MOTHER. An excellent, genius- directed, absolutely intelligent plot, best-acted…what more can you ask from a movie?? Jennifer Lawrence, plus two  of my favorite actors Javier Bardem and Ed Harris, Brian Gleeson, and a darker Michelle Pfeiffer make a perfect cast for this challenging film. Not a scary, boo-type, odd, weird, what’s that?, cellar stairs type of film. It’s more like “what is going on”, “I can’t imagine what’s happening next kind of film, Directed by Darren Aronofsky it’s a winner, and you’ll remember seeing it. So go. RT calls it a “psychological thriller” I agree.

BATTLE OF THE SEXES. Billie Jean King plays against Bobby Riggs in this easy going tennis and sex movie. Billie Jean has an internal battle with her own sex, which adds a deeper and more involved plot than the 1973 match which we’ve all been reading up on or remember from those days. Emma Stone reputedly the highest star in the world acts perfectly with Steve Carrell and the movie is a guaranteed hit with everybody. I didn’t recognize Sarah Silverman as the women’s coach because she wears sunglasses all through the movie. I liked Little Miss Sunshine better.

ITThis broke all box office records last weekend when IT opened…and IT should have. IT is a well made, very scary movie. Based on some Stephen King books, IT is chapter one of a two part nightmare- daydream that will grab you when you are least prepared to be scared. It has all the clichés…BUT it’s got tension, mystery, and perfect timing along with excellent acting. Just go see IT but only if you truly enjoy being scared. 86 on RT.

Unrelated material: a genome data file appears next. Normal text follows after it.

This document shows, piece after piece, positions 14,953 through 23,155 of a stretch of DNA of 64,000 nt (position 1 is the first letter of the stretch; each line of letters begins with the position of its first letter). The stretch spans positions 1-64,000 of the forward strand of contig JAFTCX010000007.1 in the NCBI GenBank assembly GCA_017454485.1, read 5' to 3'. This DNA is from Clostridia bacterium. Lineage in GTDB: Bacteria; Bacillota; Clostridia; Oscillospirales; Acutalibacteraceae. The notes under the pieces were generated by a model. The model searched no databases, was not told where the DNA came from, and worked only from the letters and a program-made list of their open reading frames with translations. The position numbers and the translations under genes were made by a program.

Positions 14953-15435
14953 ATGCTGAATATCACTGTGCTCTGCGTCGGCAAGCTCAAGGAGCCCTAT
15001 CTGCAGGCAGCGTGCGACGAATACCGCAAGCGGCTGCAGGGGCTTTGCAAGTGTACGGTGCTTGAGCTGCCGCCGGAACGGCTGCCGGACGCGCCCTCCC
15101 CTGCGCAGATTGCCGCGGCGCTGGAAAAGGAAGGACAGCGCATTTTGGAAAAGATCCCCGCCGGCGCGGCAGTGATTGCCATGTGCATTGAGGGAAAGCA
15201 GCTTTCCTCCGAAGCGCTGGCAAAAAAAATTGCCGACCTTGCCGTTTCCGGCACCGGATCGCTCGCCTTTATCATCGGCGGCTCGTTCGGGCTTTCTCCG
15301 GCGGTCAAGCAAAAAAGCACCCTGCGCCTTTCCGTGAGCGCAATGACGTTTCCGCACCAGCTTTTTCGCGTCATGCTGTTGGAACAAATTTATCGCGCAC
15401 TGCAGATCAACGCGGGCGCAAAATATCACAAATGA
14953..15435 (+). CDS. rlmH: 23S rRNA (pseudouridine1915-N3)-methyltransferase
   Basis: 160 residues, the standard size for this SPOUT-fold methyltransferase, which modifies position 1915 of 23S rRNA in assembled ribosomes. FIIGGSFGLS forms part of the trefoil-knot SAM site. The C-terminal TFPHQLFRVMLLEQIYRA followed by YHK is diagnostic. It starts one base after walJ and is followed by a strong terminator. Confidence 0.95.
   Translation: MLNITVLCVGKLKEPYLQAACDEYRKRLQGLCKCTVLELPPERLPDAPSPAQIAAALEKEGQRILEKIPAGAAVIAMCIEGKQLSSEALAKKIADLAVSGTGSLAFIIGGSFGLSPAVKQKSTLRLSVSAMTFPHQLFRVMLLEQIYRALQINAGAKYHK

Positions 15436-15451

LOVING VINCENT. The first movie ever to have been made with 1000’s of oil paintings to create animation of Vincent Van Gogh’s life and questionable murder or suicide. You’ll see dozens of his and your most favorite Van Gogh paintings”come to life” plus an intriguing story line. The animation is so good that fans (I’m one) of PBS”s Masterpiece Theatre Poldark series will recognize Eleanor Tomlinson (Demelza) playing Adeline Ravoux in this absolutely beautiful film. It has a 77 Rotten Tomato rating! See it ASAP Landmark doesn’t keep masterpieces very long unless audiences show up the first week.

VICTORIA & ABDUL. Almost everyone knows that Judi Dench plays Queen Victoria in this cute, warm, cuddly feel good movie. Eddie Izzard plays the Prince of Wales ( Edward VII), but you won’t recognize him. I didn’t, and I’m a big fan of Izzards. Stephen Frears directed it. He did My Beautiful Launderette, Prick Up your Ears, Philomena and some more great films but this isn’t in that category. Aside from the cuteness, it ignores the cruelty of the British rule over India during the almost 30 years.